More results...

Generic selectors
Exact matches only
Search in title
Search in content
Post Type Selectors
Filter by Categories
Assured Shorthold tenancy
Benefits and care
Housing Conditions
Housing law - All
Introductory and Demoted tenancies
Leasehold and shared ownership
Licences and occupiers
Mortgage possession
Regulation and planning
Trusts and Estoppel
Unlawful eviction and harassment

Not for Profits in trouble?


Madeleine Bunting has an editorial in the Grauniad decrying the civil legal aid reforms, in particular for the effect on the Not for Profits, as well as the ‘paralegal in call centre’ approach.

Apparently Gateshead Law Centre went into receivership last week and Devon (Plymouth?) is on the brink.

As far as I recall, these are both examples of the ‘Not London’ areas that the LSC was insisting would actually see an increase in income from the £171 fixed fee Legal Help. Hmm.

Somehow, I suspect we’ll see more Law Centre closures before too long.

Giles Peaker is a solicitor and partner in the Housing and Public Law team at Anthony Gold Solicitors in South London. You can find him on Linkedin and on Twitter. Known as NL round these parts.


  1. housinganger

    Working as a sole CLS worker at a CAB then for good or bad (personally I think bad) I think the days of CAB’s running sole contracts or 2 or 3 contracts are also numbered.

    If and when such contracts are renewed with other providers remains to be seen I guess. Emphasis certainly seems to be on quantity rather than quality.

  2. Nearly Legal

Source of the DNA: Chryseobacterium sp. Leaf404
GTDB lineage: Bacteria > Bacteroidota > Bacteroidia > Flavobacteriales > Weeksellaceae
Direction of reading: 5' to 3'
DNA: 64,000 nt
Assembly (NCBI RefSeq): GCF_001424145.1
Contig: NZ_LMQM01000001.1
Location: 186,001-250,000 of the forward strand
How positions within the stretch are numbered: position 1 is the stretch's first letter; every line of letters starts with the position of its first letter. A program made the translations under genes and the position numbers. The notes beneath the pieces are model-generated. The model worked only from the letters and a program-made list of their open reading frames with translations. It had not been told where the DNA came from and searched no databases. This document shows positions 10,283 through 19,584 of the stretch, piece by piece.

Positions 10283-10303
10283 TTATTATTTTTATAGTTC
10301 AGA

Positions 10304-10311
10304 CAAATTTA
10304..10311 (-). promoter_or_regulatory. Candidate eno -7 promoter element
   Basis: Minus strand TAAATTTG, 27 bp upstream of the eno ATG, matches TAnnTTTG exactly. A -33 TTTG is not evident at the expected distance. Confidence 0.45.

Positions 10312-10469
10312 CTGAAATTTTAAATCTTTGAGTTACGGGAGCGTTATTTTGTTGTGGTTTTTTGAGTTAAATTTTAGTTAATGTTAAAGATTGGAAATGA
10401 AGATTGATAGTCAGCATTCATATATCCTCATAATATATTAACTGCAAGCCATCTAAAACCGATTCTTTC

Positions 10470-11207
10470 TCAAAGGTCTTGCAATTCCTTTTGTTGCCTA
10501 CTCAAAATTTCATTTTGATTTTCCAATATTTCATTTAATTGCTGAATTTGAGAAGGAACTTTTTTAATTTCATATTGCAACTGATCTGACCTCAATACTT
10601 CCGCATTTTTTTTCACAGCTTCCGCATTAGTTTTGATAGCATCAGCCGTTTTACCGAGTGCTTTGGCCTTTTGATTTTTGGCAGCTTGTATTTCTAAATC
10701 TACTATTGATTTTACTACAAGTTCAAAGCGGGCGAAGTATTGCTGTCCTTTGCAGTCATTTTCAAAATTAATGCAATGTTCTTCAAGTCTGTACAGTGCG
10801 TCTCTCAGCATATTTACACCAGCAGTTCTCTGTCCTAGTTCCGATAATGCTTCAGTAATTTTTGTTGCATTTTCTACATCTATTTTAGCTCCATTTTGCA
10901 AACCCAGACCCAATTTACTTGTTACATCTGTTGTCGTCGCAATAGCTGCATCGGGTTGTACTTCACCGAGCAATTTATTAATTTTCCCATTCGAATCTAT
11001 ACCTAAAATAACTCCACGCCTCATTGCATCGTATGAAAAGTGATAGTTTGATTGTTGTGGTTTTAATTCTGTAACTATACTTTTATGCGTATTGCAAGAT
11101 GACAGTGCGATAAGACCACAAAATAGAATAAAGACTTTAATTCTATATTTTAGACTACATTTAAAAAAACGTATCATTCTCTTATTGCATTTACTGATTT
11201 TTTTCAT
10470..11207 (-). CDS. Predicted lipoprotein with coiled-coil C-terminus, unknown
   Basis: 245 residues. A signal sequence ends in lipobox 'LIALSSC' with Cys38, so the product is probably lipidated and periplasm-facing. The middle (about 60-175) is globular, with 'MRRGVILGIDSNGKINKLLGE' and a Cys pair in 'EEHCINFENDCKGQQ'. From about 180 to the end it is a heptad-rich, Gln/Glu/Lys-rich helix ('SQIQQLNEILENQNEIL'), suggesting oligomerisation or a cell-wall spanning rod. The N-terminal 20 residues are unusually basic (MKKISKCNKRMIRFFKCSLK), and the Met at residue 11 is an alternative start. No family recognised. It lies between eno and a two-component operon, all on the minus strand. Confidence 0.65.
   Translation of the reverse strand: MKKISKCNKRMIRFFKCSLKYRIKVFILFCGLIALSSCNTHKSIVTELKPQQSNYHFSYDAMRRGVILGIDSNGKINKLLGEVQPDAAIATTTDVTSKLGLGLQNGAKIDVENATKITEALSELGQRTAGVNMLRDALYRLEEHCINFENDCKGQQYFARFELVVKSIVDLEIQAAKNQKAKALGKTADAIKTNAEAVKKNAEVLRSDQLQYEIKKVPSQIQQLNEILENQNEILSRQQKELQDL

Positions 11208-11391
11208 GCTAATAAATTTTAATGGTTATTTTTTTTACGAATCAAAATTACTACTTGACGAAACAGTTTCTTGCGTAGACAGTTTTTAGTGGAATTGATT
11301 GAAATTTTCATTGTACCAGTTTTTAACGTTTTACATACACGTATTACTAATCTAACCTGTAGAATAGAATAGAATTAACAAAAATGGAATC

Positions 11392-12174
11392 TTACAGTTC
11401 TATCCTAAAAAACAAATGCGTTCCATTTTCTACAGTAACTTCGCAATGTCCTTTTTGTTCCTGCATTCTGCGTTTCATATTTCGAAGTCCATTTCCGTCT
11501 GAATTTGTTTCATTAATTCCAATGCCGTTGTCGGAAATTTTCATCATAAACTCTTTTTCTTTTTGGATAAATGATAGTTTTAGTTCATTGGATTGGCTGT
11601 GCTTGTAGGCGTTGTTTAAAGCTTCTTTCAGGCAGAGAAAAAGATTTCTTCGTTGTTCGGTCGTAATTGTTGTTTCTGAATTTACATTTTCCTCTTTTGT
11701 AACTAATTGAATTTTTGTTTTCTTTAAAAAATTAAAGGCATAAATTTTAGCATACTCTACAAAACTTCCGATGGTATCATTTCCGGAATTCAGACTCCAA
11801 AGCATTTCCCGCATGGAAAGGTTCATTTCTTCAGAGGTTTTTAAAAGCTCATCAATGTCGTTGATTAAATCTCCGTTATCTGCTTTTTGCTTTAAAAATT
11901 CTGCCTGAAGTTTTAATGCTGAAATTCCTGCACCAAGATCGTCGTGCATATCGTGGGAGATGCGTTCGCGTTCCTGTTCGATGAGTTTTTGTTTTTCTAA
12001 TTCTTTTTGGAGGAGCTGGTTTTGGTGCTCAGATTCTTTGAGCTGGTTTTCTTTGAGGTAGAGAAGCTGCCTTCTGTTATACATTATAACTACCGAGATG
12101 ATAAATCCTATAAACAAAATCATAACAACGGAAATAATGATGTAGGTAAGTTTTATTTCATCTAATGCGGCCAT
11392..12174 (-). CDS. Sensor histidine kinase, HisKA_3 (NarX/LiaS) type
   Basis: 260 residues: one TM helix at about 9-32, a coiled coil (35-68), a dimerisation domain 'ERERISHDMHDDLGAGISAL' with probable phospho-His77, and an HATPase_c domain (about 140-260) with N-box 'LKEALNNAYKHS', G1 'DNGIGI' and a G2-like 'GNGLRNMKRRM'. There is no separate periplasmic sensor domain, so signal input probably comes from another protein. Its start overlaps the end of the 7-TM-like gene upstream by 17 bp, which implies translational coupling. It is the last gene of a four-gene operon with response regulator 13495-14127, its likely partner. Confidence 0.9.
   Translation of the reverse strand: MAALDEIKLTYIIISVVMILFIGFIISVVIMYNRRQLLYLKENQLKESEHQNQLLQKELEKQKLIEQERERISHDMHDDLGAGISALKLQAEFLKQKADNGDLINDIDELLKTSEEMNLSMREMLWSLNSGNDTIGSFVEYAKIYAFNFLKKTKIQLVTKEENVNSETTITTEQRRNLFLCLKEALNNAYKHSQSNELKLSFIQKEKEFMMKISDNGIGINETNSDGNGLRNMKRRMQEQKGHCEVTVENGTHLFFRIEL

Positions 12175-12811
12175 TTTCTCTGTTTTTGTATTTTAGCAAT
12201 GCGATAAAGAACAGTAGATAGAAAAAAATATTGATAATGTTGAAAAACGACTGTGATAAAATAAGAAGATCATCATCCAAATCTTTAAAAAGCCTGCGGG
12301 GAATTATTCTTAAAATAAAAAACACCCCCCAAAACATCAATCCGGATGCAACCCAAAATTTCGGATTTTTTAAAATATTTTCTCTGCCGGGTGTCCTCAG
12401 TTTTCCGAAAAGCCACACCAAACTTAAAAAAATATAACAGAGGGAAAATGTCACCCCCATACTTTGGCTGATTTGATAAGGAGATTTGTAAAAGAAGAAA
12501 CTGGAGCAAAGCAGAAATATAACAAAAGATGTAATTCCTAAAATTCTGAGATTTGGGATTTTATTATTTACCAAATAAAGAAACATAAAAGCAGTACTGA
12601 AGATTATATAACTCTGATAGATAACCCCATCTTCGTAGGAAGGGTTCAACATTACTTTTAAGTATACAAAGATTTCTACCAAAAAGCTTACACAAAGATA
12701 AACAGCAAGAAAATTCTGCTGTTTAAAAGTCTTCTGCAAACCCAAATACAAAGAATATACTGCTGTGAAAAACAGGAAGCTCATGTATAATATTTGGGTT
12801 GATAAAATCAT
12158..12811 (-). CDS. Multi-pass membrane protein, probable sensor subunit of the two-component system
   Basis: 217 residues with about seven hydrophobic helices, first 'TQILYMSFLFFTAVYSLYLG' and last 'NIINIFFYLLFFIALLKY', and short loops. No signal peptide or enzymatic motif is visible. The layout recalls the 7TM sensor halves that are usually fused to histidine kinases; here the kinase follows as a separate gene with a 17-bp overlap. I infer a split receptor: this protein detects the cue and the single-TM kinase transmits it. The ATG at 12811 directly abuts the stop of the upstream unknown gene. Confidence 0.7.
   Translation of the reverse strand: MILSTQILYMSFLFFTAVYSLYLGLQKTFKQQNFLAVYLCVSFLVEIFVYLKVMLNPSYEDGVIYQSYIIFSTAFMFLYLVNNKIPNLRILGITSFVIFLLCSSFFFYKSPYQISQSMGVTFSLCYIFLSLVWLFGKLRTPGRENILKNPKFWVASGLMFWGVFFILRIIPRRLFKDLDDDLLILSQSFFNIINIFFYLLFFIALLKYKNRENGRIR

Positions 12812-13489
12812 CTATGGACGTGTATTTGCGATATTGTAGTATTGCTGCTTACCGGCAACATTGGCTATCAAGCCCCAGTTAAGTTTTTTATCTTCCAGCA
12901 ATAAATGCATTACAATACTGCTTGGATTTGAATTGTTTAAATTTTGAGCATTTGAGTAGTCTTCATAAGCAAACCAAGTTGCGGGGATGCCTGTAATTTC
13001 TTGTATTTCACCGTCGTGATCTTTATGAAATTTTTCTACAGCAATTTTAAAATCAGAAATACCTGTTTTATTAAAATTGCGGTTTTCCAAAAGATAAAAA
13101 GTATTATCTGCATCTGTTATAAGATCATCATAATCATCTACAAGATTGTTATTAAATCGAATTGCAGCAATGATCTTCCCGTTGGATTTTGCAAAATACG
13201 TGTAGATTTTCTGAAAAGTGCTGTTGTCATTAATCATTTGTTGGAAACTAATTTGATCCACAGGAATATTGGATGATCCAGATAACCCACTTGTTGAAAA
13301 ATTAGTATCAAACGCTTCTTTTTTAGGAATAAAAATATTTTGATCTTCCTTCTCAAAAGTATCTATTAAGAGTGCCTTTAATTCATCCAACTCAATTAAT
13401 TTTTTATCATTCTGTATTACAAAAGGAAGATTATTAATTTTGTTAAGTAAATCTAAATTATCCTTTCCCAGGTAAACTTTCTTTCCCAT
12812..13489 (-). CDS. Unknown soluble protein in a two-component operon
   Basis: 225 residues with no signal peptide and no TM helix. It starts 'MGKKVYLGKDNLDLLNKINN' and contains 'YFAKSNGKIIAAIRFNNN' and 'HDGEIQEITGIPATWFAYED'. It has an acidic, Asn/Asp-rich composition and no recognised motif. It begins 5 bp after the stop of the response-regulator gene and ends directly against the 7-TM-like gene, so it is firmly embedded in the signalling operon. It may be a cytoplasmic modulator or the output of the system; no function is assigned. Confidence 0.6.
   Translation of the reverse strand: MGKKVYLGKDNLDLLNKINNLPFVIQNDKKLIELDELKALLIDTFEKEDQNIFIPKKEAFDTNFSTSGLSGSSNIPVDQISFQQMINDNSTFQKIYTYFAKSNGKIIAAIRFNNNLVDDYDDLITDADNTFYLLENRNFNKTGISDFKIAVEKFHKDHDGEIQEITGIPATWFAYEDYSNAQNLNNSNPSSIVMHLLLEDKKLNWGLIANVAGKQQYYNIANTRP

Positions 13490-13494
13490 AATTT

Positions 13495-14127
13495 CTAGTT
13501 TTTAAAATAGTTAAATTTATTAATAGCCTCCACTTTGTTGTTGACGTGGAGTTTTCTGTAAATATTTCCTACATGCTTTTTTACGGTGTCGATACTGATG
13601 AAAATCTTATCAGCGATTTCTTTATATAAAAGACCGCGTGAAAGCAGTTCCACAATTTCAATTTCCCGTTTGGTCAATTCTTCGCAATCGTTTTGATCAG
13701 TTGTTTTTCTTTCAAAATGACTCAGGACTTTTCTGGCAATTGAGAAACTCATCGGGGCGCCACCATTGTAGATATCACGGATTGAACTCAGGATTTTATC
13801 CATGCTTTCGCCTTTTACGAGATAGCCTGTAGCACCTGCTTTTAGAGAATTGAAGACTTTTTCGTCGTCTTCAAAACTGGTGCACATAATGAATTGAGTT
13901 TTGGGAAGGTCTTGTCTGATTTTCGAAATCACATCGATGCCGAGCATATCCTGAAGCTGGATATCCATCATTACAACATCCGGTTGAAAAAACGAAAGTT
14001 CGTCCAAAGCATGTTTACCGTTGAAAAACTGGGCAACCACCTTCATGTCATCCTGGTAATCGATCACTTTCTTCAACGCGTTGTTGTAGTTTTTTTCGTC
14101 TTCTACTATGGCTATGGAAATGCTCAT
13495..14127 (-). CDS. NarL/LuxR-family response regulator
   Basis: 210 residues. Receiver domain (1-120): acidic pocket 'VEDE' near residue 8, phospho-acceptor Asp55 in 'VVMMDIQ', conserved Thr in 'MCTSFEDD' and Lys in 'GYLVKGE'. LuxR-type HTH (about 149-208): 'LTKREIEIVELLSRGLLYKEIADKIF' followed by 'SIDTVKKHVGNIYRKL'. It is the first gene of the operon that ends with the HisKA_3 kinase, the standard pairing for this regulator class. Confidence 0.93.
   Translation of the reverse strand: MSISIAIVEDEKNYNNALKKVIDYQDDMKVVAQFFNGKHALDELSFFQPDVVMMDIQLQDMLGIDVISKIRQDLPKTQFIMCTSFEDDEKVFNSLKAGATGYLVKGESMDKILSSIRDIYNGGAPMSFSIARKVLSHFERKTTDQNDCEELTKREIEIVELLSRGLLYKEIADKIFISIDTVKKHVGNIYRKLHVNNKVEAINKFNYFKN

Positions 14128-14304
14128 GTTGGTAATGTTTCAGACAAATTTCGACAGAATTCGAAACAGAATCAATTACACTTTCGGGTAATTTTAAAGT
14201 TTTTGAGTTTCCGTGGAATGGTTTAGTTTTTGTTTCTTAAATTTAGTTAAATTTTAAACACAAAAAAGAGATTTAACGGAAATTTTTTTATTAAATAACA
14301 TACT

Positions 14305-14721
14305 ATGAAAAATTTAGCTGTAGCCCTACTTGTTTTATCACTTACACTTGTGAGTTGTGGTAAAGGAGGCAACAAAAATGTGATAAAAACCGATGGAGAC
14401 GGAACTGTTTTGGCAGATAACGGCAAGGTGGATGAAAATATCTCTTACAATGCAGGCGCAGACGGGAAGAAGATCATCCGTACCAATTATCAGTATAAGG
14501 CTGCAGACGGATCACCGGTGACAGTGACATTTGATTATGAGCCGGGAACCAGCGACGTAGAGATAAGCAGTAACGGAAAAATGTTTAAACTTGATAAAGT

That’s very worrying, given the CABs’ need for specialists. This is the part that really worries me – the first stop advice agencies are getting it in the neck. A good advice agency, with decent referral arrangements with specialist firms, can be a very effective set up. Much better in terms of both advice provision and specialist skilled response than a ‘one stop shop’.

  3. Colin Yeo

    South West London Law Centre is in very real danger of closing. At the last trustees meeting we unanimously decided to remain open, but only because of some very nifty financial planning by the management team. Michael Ashe, the director, has been doing some sterling work drawing attention to the situation of SWLLC, other law centres and the inherent problems in the new contract regime. He has also suddenly been given a lot of access to ministers and senior people at the LSC. Realistically, the best we can probably hope for are transitional arrangements for not-for-profits, though, I’m afraid.

    There was a good follow up to MB’s article in the Society section to the Guardian on Wednesday.


Leave a Reply (We can't offer advice on individual issues)

This site uses Akismet to reduce spam. Learn how your comment data is processed.